Seachem Flourite Aquarium Substrate Review

Even when planning a simple low light planted tank like our Spec V, there is much to decide – everything from types of plants to the brand and type of substrate.  In trying to decide what I wanted in the substrate for our aquarium, I had a few criterion that I wanted filled:

  • For the look of our aquarium, I wanted black, or very dark, substrate.
  • I wanted medium to small grain size.
  • I wanted a long-lasting substrate solution – not one that would need to be replaced every year or two.
  • A substrate that would promote healthy growth for the plants in our low light aquarium

I ended up selecting Seachem Flourite Black as the substrate in our tank.

Seachem Flourite Black Substrate

The substrate has generally filled all the requirements that I had for a substrate.

What is Seachem Flourite:

Some substrates, like ADA Aquasoil or UP Aqua Soil, or even Eco Complete, are more organic in nature and provide nutrients directly from them to the roots of your aquarium plants.  Seachem Flourite is different.  From their website:

“Flourite® is a specially fracted, stable porous clay gravel for the natural planted aquarium.”

“Flourite® never has to be replaced. It remains effective for the life of the aquarium. Flourite® is not chemically coated or treated and will not alter the pH of the water.”

The product is described as clay gravel and is basically inert by itself, however, when fertilizers are added, either to the water column or by way of fertilizing root tabs, the fertilizers are transferred to the Flourite.  I have heard it described as charging a battery when the compounds are transferred to the Flourite.  The fertilizers are then dispersed back to the aquarium over time like discharging a battery. In itself, there are no fertilizing compounds provided by Flourite except that it does provide iron.

This inert quality is a disadvantage if you are after the ultimate in plant growth.  Most people who use a more nutrient rich substrate like ADA Aquasoil report very good results.  With these positives come some negatives.  Namely, that other substrates often break down over time, turning to ‘mud’.  Also, they may alter the ammonia levels in the aquarium very high initially.  The break-down problem was the main reason I did not choose to use ADA Aquasoil and decided to go with the longer lasting Flourite.

One characteristic of Flourite that people claim as a disadvantage is that it clouds the water.  It is very true, when you first setup an aquarium with Seachem Flourite, it does to tend to cloud the water column badly for a day or two max.  After that, I have never noticed it clouding the water at all.  For myself, I knew that I was going to be starting the aquarium as a fishless cycle and that fish and plants were not going to be added for weeks, so any clouding was not a concern.  The video below was made the evening that I setup the aquarium with Flourite and added water for the first time:

Seachem Flourite is sold in several colors: red, plain (labeled as just ‘Flourite’ – it has a slight red tint), black, and black sand. Flourite is sold in 7 kg bags.  Check out my Substrate Calculator to figure out how many bags you would need for your aquarium.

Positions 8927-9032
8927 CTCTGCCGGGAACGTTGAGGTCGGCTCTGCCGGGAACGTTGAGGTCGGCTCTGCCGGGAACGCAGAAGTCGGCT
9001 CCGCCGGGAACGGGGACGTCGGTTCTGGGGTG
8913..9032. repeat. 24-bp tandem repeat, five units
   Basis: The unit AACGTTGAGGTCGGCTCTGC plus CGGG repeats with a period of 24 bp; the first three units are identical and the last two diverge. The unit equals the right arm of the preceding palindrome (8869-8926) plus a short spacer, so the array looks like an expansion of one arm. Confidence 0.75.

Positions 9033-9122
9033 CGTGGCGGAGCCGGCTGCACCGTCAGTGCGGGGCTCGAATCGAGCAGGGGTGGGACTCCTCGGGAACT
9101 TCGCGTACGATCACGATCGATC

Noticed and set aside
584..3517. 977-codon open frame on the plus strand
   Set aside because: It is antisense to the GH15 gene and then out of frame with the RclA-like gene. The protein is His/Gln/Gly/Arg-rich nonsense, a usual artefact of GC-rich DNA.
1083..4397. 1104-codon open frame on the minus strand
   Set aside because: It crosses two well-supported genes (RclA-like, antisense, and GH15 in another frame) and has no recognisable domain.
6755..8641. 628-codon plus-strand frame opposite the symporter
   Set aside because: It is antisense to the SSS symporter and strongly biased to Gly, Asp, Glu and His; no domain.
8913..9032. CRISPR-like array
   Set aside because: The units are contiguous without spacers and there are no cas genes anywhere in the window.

Overall Impressions of Seachem Flourite:

This is a very good planted aquarium substrate and I am pleased with it.  I am curious as to how the tank would perform with a more high performance substrate like ADA Aquasoil.  However, at this point, I don’t want a substrate that is going to breakdown and require a rescape.  For this reason, the inert qualities and long lasting nature of Flourite is perfect for my use.

UPDATE: After a year of using Flourite Black, I decided to breakdown our Spec V aquarium and rescape with new substrate, Up Aqua Aquasand.  Transitioning to a new substrate puts to light some of the shortcomings of Fluval Flourite.  The main one is that planting is much easier in the Aquasand – it is lighter and I find it much easier to drive the plants down into the substrate.  They stay put and I don’t harm the plant stems in the process of planting.

Flourite is by comparison, more dense and I found it hard to place the plants without damaging the stems as I drive them down.  Also, because of the difficulty in placing them deep enough, plants were often floating up, especially stem plants.

17 thoughts on “Seachem Flourite Aquarium Substrate Review

  1. How long after adding Seachem Flourite to the tank can we start adding the fishes?

    1. It doesn’t leech chemicals. The only issue is the cloudiness, but fish are fine with that. Think about how muddy water is in the wild. So, you can add them right away, but most people will want to wait a day for the cloudiness to die down.

  2. Hi Nate. I used Flourite Sand and found the size much better looking in a small tank. There was lots of dust to rinse away however. Love the color and planting was not difficult. Great post by the way.

  3. So why not use a combination of Aqua Soil and Seachem Flourite? You would get the benefit of starting off a planted aquarium with a soil that provides more nutrients and the tail effect of something that doesn’t breakdown. Gardeners use this approach all the time, e.g., mixing “Soil Perfector” – a long lasting drainage product with nutrient soils. The SP improves drainage and the soils provide nutrients. I would think an approach like this would be the perfect comprise between “it turns to mud” and needing upfront nutrients to establish plants.

    1. Mixing substrates is a bad idea. They always separate. Gardeners mixing soil is a bit different – not underwater.

    2. Mixing substrates is a bad idea. They always separate. Gardeners mixing soil is a bit different – not underwater.

Leave a Reply

Your email address will not be published. Required fields are marked *